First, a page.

Carol Malone never knew her father. She was born in 1942, and her father, U.S. Army Sgt. Victor J. Hubany, was killed in 1944, before he'd been home from war to meet his little girl. She used to watch hours of World War II footage, looking for a glimpse of him.
A smiling likeness of legendary soul singer Otis Redding greets visitors to the city clerk's office in this central Georgia city. Down the hall, inside the mayor's office, is a portrait of another Macon legend: Rodney M. Davis.
Celebrated on November 11 every year, Veterans Day honors men and women who have served in the U.S. armed forces. The date marks the anniversary of the end of World War I -- which ended on the 11th hour, of the 11th day, of the 11th month of 1918.
For four years, Yvonne Morris worked at Missile Site 571-7. Literally, it was a real hell hole.
Inside a trailer in Honaker, Virginia, is a 5-year-old girl who loves lemon-lime slush. She sleeps in a room with a quilted bedspread and matching purple curtains. She adores her cat Tiger, dogs Smoky and Rusty and a black, pop-eyed goldfish.
George Smith, one of the Navajo code talkers who helped the U.S. military outfox the Japanese during World War II by sending messages in their obscure language, has died, the president of the Navajo Nation said.
Days after a photo of him casting his final presidential vote captured the hearts of thousands and went viral online, World War II veteran Frank Tanabe died Wednesday.
With the presidential race heading into its final stretch, both candidates vow to protect the sacred promises made to military families. But neither is offering any details on how they might support military families if we hit a fiscal cliff with budget cuts that could wipe out services for military and veterans' families.
Mike Rioux can't go to the grocery store without making a list, even for a single item.
Childhood obesity isn't just a health issue, according to a group of retired military leaders. It's also a national security issue.
And then there were 10.
While serving on an assignment in Afghanistan on October 23, 2010, Marine Cpl. Juan Dominguez landed on a buried bomb after slipping down an embankment and lost both of his legs and his right arm in an explosion.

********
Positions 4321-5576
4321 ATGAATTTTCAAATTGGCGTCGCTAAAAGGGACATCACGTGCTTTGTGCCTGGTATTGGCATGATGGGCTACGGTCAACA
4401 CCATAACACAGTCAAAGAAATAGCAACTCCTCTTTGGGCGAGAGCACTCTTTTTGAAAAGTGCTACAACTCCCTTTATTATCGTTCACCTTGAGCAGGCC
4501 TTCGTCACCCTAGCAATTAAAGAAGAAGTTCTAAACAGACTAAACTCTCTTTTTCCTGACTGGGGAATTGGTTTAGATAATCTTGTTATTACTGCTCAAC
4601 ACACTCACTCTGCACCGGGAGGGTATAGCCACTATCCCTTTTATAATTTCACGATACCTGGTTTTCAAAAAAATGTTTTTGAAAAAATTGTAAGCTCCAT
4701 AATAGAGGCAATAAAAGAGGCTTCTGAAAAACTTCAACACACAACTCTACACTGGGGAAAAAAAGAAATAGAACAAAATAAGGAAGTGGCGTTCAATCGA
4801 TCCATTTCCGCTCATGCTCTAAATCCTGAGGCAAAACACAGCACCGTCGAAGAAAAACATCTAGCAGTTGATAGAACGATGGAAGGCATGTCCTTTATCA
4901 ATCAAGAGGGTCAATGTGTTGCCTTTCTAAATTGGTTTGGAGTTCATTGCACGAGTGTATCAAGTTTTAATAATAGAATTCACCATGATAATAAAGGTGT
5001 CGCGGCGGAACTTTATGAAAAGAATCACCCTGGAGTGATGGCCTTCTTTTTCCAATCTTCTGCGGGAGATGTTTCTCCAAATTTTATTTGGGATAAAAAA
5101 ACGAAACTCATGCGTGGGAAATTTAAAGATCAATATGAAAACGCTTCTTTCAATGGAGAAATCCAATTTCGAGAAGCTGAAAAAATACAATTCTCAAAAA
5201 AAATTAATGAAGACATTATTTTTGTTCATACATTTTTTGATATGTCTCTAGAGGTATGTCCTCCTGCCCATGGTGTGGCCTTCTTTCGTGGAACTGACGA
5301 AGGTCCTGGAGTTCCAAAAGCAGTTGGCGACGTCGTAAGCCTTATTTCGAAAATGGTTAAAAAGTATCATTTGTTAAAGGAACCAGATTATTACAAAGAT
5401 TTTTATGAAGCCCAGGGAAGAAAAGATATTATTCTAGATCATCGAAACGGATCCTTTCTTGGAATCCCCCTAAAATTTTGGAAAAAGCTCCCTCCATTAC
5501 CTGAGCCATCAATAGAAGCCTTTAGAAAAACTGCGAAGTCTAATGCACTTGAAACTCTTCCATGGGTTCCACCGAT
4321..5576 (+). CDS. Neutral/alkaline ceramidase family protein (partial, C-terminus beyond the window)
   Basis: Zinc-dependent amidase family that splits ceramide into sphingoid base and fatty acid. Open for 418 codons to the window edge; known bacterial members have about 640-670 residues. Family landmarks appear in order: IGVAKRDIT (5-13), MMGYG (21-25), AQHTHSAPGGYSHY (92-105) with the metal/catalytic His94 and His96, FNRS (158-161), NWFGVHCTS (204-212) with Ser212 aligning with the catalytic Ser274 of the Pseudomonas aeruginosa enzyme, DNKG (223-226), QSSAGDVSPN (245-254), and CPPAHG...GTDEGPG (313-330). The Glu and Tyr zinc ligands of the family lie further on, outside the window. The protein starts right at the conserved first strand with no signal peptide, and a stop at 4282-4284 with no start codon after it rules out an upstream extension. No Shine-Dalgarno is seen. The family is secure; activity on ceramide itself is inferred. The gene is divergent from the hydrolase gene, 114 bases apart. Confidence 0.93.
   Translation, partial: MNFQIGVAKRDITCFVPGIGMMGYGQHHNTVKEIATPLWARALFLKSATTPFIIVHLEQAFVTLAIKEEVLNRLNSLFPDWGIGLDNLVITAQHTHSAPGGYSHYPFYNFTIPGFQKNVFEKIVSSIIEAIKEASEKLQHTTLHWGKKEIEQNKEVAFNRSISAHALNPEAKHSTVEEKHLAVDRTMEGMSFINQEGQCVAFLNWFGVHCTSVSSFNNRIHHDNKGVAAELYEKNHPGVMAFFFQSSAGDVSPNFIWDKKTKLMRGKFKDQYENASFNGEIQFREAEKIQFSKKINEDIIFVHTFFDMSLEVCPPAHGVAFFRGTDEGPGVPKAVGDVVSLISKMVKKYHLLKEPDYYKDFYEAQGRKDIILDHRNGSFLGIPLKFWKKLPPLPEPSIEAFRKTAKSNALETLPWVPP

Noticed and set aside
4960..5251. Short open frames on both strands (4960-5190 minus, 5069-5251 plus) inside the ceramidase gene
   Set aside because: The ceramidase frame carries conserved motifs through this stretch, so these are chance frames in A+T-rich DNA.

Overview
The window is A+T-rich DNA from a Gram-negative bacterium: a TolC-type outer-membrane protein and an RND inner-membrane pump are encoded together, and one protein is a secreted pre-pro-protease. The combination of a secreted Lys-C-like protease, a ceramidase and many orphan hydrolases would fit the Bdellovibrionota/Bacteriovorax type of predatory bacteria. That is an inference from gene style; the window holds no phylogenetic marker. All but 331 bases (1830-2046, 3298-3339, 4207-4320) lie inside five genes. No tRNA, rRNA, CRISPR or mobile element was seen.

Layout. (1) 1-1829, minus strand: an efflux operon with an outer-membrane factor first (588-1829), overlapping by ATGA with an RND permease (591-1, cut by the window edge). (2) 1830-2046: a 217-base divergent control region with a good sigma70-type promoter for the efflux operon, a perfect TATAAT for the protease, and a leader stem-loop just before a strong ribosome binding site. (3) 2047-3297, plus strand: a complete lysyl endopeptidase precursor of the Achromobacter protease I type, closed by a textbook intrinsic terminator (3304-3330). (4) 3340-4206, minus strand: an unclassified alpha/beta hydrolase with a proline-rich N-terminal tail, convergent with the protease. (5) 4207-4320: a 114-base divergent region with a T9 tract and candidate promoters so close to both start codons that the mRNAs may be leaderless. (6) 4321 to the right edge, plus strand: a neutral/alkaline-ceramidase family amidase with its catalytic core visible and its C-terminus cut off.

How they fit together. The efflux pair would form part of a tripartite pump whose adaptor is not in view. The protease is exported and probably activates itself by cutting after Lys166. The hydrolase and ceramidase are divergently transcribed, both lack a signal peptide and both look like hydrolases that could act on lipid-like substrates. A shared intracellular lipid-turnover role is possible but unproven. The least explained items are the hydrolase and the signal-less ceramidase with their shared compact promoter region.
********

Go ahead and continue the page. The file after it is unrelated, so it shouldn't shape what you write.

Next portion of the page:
On August 5, when a gunman drove to a Sikh temple outside Milwaukee and started shooting his 9mm handgun, some ran and some leapt to stop him.
The United States has pitched in for the first time to clean up part of the toxic legacy left by the millions of gallons of the chemical compound codenamed Agent Orange that it dumped on Vietnam during the war there in the 1960s and '70s.
California authorities are taking a controversial veterans' charity to court, accusing it of paying officers "excessive" salaries and making "imprudent" loans, totaling hundreds of thousands of dollars, to a leading conservative activist's company.
Facing an aging rail industry workforce and an influx of returning military veterans, the U.S. Department of Transportation announced Tuesday an initiative in which the growing rail sector will hire more than 5,000 veterans this year, matching the same number hired in 2011.
Moments after the explosion, as he lay in a canal in rural Afghanistan, Cpl. Todd Nicely screamed twice at the top of his lungs. He was hurt so badly, his right leg blown away, his left one barely hanging on, but then he thought of two things.
The same dementia-like disease found in the brain tissue of several National Football League players has shown up in the brains of four U.S. veterans exposed to improvised explosive devices and other head trauma, according to new research.
"When I got out of the Army, I did not want to talk about my war experience," said Angela Kozak, currently a speech pathology student at San Diego State University.
When Al Charette traveled to the North Pole, he went under it.
It has been more than 65 years, but for 93-year-old Anthony Snetro, the image of a Japanese torpedo bomber closing in on him will never go away.
The Oka boys are a true band of brothers. All seven served in the military, yet they fought on opposing sides.
Nearly seven decades after the attack on Pearl Harbor, thousands of Japanese-American World War II veterans were honored Wednesday at a Congressional Gold Medal ceremony held at the U.S Capitol.
Out of sheer boredom, Susumu Ito, in World War II, became a forward artillery observer, one of the most dangerous jobs available.